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Friends & overloading output

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I''m attempting to write an output function for a class, but the compiler doesn''t like it. The relevant code:
#include <iostream>
using namespace std;

#define MONEY_TYPE long int

class money {
	public:
		friend ostream& operator << (ostream&, money&);
}


ostream& operator << (ostream& out, money& output) {
	out << (float(output.amount)/100);
	return out;
}
The compiler tells me that the function cannot access the private variable "amount". Shouldn''t that be solved by making the declaration include the word "friend?"

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friend functions arent my calling (only gone through comp science 110) but im pretty sure that it needs to be a friend function of your output struct, o wait, u seem to have done that, maybe u need the friend identifier thingy when u actually define the function? just a thought

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your code compiles fine once the syntax errors are fixed. I suggest you post the full actual code, since that doesn''t seem to be it.

Also note that your insertion function should really take a const reference to a money, not a mutable reference. This will allow it to work with unnamed temporary variables as well as operate correctly on const objects. This probably isn''t causing the error you''re getting, though.


"Sneftel is correct, if rather vulgar." --Flarelocke

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Guest Anonymous Poster
Maybe if you made the function private instead of public, just a thought, not sure if it changes anything.

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dont think that would help at all, that would just make if so that the function could only be called from that class ex. from another of it''s member functions (at least thats my understanding at least)

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Allright, full code:


//money.h


#include <iostream>
using namespace std;

#define MONEY_TYPE long int



class money {
private:
MONEY_TYPE amount;
public:
money();
money(float);
money(int);
money(money&);
~money();
money& operator = (float);
money& operator = (int);
money& operator = (const money&);
bool operator < (const money&);
bool operator > (const money&);
bool operator == (const money&);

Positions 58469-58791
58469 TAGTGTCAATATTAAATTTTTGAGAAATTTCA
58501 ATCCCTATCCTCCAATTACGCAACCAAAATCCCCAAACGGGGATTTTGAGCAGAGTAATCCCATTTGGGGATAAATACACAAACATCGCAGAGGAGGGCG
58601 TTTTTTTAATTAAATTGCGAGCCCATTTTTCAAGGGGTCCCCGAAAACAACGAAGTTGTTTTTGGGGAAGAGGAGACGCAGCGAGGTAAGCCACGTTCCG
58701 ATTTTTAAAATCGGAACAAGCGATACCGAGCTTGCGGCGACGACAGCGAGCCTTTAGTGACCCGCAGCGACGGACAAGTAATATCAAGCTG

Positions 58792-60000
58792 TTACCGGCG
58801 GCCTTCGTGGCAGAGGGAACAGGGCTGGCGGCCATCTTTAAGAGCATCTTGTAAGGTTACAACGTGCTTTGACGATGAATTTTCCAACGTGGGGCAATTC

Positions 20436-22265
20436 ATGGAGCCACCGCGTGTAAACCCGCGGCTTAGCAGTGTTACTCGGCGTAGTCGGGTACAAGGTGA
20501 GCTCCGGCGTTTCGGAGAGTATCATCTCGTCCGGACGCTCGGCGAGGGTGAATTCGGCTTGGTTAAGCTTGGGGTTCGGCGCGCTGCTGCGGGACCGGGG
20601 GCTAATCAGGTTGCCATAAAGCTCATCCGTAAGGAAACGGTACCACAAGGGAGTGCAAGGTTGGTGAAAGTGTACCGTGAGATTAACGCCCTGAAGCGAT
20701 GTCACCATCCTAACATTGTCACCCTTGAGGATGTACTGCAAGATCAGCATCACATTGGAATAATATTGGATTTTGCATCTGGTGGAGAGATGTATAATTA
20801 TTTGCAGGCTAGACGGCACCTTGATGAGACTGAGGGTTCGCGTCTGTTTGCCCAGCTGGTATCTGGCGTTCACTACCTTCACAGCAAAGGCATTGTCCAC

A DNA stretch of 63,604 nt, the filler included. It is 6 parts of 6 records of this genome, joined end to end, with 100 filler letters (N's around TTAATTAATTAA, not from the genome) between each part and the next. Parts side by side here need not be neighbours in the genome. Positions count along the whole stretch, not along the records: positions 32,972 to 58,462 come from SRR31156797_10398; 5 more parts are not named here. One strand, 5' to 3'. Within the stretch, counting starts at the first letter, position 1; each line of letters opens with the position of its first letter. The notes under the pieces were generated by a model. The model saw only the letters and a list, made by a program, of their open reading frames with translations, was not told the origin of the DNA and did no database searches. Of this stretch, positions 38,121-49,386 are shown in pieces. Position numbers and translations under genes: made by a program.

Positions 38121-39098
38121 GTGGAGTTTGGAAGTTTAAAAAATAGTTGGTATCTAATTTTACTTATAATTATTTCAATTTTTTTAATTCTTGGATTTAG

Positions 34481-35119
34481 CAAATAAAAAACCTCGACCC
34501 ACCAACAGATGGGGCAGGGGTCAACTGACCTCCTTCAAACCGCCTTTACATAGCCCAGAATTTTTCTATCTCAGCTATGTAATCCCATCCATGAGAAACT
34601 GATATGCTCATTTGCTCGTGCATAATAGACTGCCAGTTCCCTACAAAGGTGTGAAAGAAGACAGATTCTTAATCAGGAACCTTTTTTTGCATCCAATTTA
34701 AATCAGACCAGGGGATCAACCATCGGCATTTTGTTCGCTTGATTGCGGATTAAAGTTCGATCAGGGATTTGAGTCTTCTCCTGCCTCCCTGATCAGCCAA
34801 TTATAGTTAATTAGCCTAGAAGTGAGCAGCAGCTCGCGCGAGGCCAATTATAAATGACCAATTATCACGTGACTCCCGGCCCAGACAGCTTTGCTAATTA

float operator + (const money&);
float operator + (int);
float operator + (float);
float operator - (const money&);
float operator - (int);
float operator - (float);
float operator * (int);
float operator * (float);
float operator / (int);
float operator / (float);
friend ostream& operator << (ostream&, const money&);
istream& operator >> (istream&);
};



//money.cpp


#include "money.h"


money::money() {
amount = 0;
}


money::money(float input) {
amount = (int)(input * 100);
}


money::money(int input) {
amount = input * 100;
}


money::money(money& other_money) {
amount = other_money.amount;
}


money::~money() {
//no pointers, so it's okay

}


money& money::operator = (float input) {
float temp;
temp = input * 100;
amount = (MONEY_TYPE)(temp);
return *this;
}


money& money::operator = (int input) {
amount = input * 100;
return *this;
}


money& money::operator = (const money& other_money) {
amount = other_money.amount;
return *this;
}


bool money::operator < (const money& right_money) {
if (amount < right_money.amount)
return true;
return false;
}


bool money::operator > (const money& right_money) {
if (amount > right_money.amount)
return true;
return false;
}


bool money::operator == (const money& right_money) {
if (amount == right_money.amount)
return true;
return false;
}


float money::operator + (const money& right_money) {
MONEY_TYPE temporary;
temporary = amount + right_money.amount;
return ((float)temporary / 100);
}


float money::operator + (int input) {
MONEY_TYPE temporary;
temporary = amount + (input * 100);
return ((float)temporary / 100);
}


float money::operator + (float input) {
MONEY_TYPE temporary;
temporary = amount + MONEY_TYPE(input * 100);
return ((float)temporary / 100);
}


float money::operator - (const money& right_money) {
MONEY_TYPE temporary;
temporary = amount - right_money.amount;
return ((float)temporary / 100);
}


float money::operator - (int input) {
MONEY_TYPE temporary;
temporary = amount - (input * 100);
return ((float)temporary / 100);
}


float money::operator - (float input) {
MONEY_TYPE temporary;
temporary = amount - MONEY_TYPE(input * 100);
return ((float)temporary / 100);
}